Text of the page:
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Lecture# Characterization of Invertible Matrices

Description

This lecture covers the characterization of invertible matrices, stating that a square matrix A is invertible if and only if it is equivalent to the identity matrix. The properties of invertible matrices are explored, including having n pivot positions, unique solutions to systems of equations, and linearly independent columns. The lecture also discusses the consequences of matrix multiplication resulting in the identity matrix, the factorization LU, and the properties of unitary matrices. Additionally, it delves into the proof of invertibility, the application of linear transformations associated with invertible matrices, and the significance of triangular matrices in matrix operations.

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Related concepts (133)

Generalized inverse

In mathematics, and in particular, algebra, a generalized inverse (or, g-inverse) of an element x is an element y that has some properties of an inverse element but not necessarily all of them. The purpose of constructing a generalized inverse of a matrix is to obtain a matrix that can serve as an inverse in some sense for a wider class of matrices than invertible matrices. Generalized inverses can be defined in any mathematical structure that involves associative multiplication, that is, in a semigroup.

Linear span

In mathematics, the linear span (also called the linear hull or just span) of a set S of vectors (from a vector space), denoted span(S), is defined as the set of all linear combinations of the vectors in S. For example, two linearly independent vectors span a plane. The linear span can be characterized either as the intersection of all linear subspaces that contain S, or as the smallest subspace containing S. The linear span of a set of vectors is therefore a vector space itself. Spans can be generalized to matroids and modules.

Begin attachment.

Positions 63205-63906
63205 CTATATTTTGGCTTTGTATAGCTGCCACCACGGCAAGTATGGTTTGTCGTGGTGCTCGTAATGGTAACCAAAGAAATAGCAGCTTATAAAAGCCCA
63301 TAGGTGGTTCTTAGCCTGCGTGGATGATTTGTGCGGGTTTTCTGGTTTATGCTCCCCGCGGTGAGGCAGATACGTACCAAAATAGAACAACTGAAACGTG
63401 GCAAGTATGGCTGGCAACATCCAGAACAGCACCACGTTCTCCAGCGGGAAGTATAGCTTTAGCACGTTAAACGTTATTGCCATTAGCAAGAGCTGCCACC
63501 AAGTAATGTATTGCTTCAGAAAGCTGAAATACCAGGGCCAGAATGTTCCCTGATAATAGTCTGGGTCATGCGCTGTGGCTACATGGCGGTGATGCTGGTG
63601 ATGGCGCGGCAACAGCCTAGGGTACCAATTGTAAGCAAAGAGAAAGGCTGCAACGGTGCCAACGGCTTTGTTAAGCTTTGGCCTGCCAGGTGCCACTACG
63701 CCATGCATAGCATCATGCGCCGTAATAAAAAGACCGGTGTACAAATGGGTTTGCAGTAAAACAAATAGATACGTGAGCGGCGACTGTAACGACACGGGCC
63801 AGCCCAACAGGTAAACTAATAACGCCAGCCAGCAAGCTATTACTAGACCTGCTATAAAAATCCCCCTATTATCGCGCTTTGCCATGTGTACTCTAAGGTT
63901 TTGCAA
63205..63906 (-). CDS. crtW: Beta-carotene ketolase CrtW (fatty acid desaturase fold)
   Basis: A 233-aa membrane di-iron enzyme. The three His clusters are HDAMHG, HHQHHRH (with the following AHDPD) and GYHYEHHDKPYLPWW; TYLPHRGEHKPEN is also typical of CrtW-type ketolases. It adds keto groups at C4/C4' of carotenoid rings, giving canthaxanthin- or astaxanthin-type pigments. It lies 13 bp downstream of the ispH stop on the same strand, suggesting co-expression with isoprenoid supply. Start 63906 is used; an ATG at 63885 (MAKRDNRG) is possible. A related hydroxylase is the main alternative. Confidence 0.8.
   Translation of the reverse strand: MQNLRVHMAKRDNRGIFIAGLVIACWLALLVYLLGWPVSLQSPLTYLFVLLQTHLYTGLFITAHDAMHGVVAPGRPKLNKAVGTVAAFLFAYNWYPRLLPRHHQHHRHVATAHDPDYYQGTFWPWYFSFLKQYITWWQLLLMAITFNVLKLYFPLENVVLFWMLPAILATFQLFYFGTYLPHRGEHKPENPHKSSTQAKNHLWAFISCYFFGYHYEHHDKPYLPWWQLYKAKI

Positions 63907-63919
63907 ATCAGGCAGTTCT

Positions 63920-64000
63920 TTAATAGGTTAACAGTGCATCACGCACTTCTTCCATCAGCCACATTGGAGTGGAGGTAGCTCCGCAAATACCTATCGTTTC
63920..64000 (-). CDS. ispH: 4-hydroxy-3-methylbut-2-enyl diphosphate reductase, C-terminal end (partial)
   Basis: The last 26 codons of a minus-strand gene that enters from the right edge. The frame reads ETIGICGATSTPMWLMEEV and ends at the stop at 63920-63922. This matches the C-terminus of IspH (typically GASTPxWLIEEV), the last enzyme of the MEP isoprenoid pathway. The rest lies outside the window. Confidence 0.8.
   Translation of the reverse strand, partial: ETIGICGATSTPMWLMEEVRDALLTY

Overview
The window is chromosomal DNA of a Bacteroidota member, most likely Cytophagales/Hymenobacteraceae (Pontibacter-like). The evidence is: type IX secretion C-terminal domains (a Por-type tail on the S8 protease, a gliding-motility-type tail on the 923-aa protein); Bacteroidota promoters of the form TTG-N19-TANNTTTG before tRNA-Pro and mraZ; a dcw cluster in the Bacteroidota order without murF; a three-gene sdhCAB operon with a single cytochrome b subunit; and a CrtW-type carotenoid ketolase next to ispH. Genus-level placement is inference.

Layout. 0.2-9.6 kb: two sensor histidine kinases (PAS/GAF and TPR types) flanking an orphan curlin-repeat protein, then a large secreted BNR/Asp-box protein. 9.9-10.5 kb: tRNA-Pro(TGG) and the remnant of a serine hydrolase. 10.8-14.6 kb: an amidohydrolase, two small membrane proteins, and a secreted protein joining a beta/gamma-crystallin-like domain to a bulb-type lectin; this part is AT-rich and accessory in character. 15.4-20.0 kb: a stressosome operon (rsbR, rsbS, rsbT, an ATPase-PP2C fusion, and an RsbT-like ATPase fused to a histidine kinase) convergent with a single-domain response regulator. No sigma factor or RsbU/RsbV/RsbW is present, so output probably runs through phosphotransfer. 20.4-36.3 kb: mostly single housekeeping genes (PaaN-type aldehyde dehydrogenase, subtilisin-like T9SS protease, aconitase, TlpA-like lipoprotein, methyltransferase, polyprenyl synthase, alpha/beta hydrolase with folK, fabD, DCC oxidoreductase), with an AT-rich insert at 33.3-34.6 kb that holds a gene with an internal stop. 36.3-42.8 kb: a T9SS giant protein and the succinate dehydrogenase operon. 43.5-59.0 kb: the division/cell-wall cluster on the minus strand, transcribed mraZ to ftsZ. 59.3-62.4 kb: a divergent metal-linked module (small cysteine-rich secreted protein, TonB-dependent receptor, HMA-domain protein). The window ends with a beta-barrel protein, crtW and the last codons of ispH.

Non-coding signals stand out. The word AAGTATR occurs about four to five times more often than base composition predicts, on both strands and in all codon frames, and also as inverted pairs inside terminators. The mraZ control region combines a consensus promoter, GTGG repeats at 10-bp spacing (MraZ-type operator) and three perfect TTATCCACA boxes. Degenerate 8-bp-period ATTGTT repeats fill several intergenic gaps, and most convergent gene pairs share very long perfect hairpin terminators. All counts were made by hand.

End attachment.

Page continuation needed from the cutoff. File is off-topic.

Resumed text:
Invertible matrix

In linear algebra, an n-by-n square matrix A is called invertible (also nonsingular, nondegenerate or (rarely used) regular), if there exists an n-by-n square matrix B such that where In denotes the n-by-n identity matrix and the multiplication used is ordinary matrix multiplication. If this is the case, then the matrix B is uniquely determined by A, and is called the (multiplicative) inverse of A, denoted by A−1. Matrix inversion is the process of finding the matrix B that satisfies the prior equation for a given invertible matrix A.

Square root of a matrix

In mathematics, the square root of a matrix extends the notion of square root from numbers to matrices. A matrix B is said to be a square root of A if the matrix product BB is equal to A. Some authors use the name square root or the notation A1/2 only for the specific case when A is positive semidefinite, to denote the unique matrix B that is positive semidefinite and such that BB = BTB = A (for real-valued matrices, where BT is the transpose of B).

Inverse semigroup

In group theory, an inverse semigroup (occasionally called an inversion semigroup) S is a semigroup in which every element x in S has a unique inverse y in S in the sense that x = xyx and y = yxy, i.e. a regular semigroup in which every element has a unique inverse. Inverse semigroups appear in a range of contexts; for example, they can be employed in the study of partial symmetries. (The convention followed in this article will be that of writing a function on the right of its argument, e.g.

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